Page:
Today’s guest post comes from a true nomad, Justin, who started traveling full time 3 years ago and he just didn’t get around to stopping. To read his stories and look through pictures of 51 countries, check out his blog True Nomads. I’m incredibly jealous of his diving experience in Mozambique. That was his first time diving and he was already hanging out with mantas and whale sharks. On my first dive I hung out with Soju bottles and truck tires! Okay, rant over! Here it is, diving in Mozambique.
Well at the time I was backpacking Southern Africa, and when I was in Zambia, I really wanted to get some diving in before I went more north. My options were either the coast of Mozambique or Lake Malawi. I chose to go to both, so I hit the southern most option first, Mozambique. Since I had my eye on some diving, all I had been hearing from other backpackers was that I had to head to Tofo to see whale sharks and giant mantas.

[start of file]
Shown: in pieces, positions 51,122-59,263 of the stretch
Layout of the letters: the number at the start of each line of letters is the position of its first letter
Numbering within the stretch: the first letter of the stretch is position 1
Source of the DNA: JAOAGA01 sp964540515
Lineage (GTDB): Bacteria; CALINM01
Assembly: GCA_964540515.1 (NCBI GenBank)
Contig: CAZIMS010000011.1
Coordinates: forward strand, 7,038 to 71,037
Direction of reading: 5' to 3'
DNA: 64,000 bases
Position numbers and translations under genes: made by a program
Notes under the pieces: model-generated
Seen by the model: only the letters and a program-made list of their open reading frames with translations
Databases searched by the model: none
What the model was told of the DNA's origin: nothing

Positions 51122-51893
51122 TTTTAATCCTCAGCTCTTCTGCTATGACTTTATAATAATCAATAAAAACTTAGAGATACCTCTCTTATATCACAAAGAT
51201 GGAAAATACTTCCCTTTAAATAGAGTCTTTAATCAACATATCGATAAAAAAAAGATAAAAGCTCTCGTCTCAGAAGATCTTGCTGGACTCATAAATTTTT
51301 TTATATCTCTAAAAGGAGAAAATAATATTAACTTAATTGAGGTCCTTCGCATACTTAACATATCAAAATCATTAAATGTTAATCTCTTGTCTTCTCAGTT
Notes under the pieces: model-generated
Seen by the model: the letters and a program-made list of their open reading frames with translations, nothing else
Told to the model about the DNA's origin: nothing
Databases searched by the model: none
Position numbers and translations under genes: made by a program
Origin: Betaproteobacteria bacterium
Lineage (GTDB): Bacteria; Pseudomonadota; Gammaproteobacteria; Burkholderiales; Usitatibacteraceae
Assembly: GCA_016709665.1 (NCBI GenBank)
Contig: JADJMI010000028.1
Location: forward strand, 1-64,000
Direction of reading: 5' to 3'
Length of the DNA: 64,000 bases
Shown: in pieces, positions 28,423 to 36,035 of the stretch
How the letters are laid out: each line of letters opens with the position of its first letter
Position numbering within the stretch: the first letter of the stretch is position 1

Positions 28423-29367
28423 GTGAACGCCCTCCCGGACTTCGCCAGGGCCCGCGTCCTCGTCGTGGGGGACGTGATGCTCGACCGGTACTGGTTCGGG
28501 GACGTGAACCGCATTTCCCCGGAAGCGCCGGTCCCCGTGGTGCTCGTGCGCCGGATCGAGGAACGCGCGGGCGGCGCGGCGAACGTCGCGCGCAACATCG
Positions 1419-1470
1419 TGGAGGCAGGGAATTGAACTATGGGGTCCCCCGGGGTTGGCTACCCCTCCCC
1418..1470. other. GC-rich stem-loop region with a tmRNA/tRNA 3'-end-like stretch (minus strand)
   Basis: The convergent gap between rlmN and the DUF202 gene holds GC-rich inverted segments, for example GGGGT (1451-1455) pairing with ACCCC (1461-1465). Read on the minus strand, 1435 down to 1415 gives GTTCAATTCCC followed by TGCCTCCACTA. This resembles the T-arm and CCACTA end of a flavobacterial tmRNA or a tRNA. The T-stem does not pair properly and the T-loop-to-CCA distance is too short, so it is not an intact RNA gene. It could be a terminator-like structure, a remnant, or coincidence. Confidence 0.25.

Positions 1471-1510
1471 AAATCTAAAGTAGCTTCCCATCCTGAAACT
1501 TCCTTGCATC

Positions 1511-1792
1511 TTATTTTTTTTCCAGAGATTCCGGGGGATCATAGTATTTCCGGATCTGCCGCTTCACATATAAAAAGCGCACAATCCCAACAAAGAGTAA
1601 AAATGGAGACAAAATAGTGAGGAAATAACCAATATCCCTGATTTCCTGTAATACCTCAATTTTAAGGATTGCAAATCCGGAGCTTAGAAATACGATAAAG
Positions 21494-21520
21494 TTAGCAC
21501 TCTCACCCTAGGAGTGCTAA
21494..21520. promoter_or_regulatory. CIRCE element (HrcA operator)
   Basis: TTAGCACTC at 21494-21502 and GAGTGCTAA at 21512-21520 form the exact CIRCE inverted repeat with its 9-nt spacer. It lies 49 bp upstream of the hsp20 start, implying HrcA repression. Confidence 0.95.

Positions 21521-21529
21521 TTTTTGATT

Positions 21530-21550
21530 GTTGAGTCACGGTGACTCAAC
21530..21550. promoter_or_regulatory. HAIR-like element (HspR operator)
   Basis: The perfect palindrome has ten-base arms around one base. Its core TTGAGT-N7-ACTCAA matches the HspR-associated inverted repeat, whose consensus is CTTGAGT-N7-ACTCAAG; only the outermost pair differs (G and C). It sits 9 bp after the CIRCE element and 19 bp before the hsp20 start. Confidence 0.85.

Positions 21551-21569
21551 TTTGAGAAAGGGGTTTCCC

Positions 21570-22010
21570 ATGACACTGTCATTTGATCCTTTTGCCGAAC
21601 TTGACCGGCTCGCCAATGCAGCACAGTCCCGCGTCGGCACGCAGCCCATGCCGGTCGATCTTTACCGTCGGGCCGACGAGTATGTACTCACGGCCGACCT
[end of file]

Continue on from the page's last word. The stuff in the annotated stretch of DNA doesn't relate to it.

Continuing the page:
That’s a tough one. I would say that Tofo is only really popular with biologists studying mantas and whale sharks. That and vacationing South Africans. There aren’t many great dive spots in SA, unless you have a wetsuit, so Tofo is to South Africans, as Cancun is to Americans. Besides that, Mozambique is so far from ANYWHERE, that only backpackers really go. I think it was about 24 hours of flying from Colorado, plus 8 hour layover and that was just to Johannesburg.
Well, I would say the diving is really low on the difficulty scale. It is relatively shallow, and very sandy without much current. Since the area is known for it’s big marine fish, like whale sharks, the water is a little murky, which, as you know, is caused by the plankton that attracts the big guys in the first place. So it isn’t first class when it comes to coral or small marine life or visibility, but that said, I actually did see a ton of cool stuff like mantis shrimp, turtles, scorpion, lionfish, and all the regular stuff. It might be a little better for the small stuff farther north at Lake Malawi, with its neon and glowing Cichlids, but I would personally rather swim with a couple big fish than a million little ones.